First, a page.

We have all heard of cashmere: the noble textile fibre par excellence, used for the manufacture of high fashion garments and accessories. In Italy, the homeland of cashmere is certainly Biella. Here the major luxury producers of iconic luxury brands are based, along with lesser known manufacturers who spin and weave this precious wool, justifiably appreciated for its softness and lightness. Biella owes its fame to the purity of its glacier-fed streams and to the unique chemical characteristics of their waters. These enable the yarn to be processed into a silkiness which is almost impossible to reproduce elsewhere.
Cashmere is obtained by shearing the hircus goats. These creatures are raised in environments with extremely harsh climates. To protect themselves from the cold, these goats have developed two coats: the outer one is made up of thick and bristly guard hair, while the inner one, which is in direct contact with the goat’s skin, is made up of very soft fine hair. When this second coat, or underdown, is dehaired it is used to obtain the worsted yarn, which in turn makes the cashmere garment proper.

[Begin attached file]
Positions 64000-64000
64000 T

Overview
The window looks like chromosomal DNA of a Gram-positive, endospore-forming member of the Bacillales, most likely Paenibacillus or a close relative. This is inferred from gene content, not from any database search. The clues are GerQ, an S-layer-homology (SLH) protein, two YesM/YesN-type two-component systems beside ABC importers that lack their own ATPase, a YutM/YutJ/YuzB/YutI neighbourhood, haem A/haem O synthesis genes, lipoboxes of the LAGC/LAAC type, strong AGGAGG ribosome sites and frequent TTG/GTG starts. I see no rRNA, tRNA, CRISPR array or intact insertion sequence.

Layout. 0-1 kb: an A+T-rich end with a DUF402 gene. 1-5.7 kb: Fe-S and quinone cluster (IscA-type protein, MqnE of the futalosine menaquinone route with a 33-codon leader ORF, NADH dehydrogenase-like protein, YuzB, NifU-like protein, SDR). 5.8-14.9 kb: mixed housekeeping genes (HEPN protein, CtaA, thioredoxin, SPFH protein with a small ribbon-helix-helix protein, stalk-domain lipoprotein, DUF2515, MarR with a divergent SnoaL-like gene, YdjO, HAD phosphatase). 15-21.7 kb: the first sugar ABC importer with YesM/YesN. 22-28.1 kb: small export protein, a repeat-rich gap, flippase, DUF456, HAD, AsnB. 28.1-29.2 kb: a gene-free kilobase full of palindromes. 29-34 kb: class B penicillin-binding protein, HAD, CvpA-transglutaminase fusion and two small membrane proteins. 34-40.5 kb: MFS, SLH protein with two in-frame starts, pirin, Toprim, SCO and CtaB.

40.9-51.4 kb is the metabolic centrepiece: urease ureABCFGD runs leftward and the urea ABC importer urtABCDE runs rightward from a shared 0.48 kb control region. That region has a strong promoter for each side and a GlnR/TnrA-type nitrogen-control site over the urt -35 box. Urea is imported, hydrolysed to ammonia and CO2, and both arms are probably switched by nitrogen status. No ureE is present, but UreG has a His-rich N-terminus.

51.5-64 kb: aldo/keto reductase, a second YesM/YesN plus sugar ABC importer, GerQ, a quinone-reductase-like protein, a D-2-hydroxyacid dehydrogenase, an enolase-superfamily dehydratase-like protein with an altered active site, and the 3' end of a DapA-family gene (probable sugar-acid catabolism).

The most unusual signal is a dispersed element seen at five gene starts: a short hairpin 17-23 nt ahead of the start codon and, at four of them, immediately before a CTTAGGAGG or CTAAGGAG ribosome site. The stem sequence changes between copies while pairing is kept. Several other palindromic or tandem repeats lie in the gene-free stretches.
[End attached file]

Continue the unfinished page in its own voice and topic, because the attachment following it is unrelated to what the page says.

The hircus goats are raised in the Asian highlands, of Iran, Russia, Afghanistan, Turkey, India, Pakistan and Korea. However It is in China and Mongolia, that the best fibres are to be found. Chinese cashmere is produced in Tibet, and in Inner Mongolia. Mongolian cashmere is the best in the world for the fineness of the fibres, (about 15 microns), and also for the length and uniformity of the fleece. From Mongolia we receive two types of fibres, the brown one coming from the steppes north of the Gobi Desert, and the more precious white one, produced in the southern part of the region.
The underdown is removed in spring, when temperatures are milder, by combing the goats in the throat and girth areas. The fibre is then de-greased and de-haired, separating guard hair and underfleece, and then it is washed. This process produces an annual yield of between 150 and 200 grams of wool per animal.
The secret of this fibre lies not only in its unmistakable sensation of softness to the touch, but also in its brilliance and sheen. What makes cashmere so special is the presence of an internal "air chamber". This gives the wool unbeatable insulation and transpiration properties when it is compared to its thickness. This type of hair differs from other types of wool when under the microscope by having less clear scales, spaced edges and smooth corners.
To determine the market value, there are various factors such as purity, fineness and fibre length, but it will be the colour that determines the greatest value; the clearer this is, the higher its cost will be.
In our catalogue you will find a wide selection of the best cashmere and cashmere-blend fabrics.